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Dr. Anne Meschke discusses breastfeeding choices and challenges

Breastfeeding Choices and Challenges

There is no disputing the benefits of breastfeeding – many studies have shown breast milk to be beneficial to newborns and nursing to be beneficial to mothers.  The American Academy of Pediatrics recommends exclusively breastfeeding babies for the first 6 months of life and then to continue breastfeeding in association with introducing other foods until 12 months of age, or longer if desired by mother and child.  Breastfeeding has been shown to decrease infections in newborns, the risk of SIDS, and even the chance of childhood obesity.  For new mothers, breastfeeding can decrease blood loss after delivery, helps the uterus return to its normal size and can even help with losing the “baby weight” for some women.

Sounds pretty perfect, right?  Well, it can be.  But anyone who has ever nursed a baby can tell you that it isn’t always this wonderful.  It is actually really hard.  It is exhausting and sometimes painful.  Breast infections can occur.  And sometimes babies don’t latch well, there isn’t enough milk produced or babies can have allergies or sensitivities  that make nursing even harder.

There are things we can do to try to optimize the breastfeeding experience.  During pregnancy, women should consider what their nursing plans are and discuss this with their doctor.  Taking a breastfeeding class prior to delivery is very helpful as it helps new moms know what to expect, which can alleviate some of the fear and uncertainty in the early days of nursing.  In the hospital after delivery, ask to see the lactation consultant for extra help getting started.  And get their contact information when you are discharged.  The lactation consultants at the hospital are available for outpatient appointments if you need help once you are home.  Many pediatric clinics  have lactation consultants on staff as well.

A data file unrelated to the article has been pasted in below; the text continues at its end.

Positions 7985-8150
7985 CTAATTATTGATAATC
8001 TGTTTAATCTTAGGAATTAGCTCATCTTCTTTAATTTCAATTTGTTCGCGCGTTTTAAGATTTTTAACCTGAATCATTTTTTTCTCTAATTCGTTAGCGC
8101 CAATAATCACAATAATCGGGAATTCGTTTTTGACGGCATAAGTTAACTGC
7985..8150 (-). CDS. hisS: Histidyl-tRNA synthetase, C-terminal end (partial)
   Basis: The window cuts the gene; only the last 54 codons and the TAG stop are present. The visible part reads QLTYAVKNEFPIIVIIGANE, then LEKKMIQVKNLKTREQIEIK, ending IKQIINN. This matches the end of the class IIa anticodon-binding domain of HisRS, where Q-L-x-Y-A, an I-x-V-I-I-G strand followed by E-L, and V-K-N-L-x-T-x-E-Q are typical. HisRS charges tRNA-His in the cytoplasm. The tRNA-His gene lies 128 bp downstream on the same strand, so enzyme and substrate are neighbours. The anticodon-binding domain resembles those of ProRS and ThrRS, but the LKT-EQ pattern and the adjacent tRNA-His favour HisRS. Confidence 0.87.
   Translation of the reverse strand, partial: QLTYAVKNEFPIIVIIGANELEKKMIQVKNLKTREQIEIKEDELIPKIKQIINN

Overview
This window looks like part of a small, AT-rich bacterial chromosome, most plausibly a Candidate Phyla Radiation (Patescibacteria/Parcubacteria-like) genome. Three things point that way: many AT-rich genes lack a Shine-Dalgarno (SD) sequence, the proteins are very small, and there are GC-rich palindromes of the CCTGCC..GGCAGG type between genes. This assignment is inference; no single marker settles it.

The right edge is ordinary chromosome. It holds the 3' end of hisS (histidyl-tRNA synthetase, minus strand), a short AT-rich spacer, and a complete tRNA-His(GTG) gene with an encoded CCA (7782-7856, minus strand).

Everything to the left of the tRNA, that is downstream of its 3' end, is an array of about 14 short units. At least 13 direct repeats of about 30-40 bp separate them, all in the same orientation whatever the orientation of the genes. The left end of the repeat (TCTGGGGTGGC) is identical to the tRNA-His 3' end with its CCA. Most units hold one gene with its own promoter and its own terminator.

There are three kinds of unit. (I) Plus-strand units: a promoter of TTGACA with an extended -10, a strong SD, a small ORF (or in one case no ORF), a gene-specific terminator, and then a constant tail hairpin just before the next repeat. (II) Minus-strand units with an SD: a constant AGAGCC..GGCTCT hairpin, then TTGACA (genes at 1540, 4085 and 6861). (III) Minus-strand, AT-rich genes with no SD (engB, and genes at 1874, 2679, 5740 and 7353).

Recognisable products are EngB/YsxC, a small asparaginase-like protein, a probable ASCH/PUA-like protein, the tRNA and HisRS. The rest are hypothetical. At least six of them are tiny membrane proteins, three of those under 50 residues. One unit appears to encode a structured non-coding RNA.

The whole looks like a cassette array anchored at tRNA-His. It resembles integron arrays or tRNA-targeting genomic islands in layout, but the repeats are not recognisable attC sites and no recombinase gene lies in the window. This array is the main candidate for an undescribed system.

But what if, despite being well prepared and getting the help you need, nursing still isn’t going well?   What if the baby doesn’t latch well, your supply is low and the pediatrician is worried about inadequate weight gain?  These things are common and so often can lead to sadness, frustration and guilt.  The number one thing to remember is “feed the baby!”   Sometimes, the best thing you can do for your baby, yourself and your family, is to stop nursing.  And if this is the situation you find yourself in, snuggle your beautiful baby, feed him or her bottle and do it guilt free!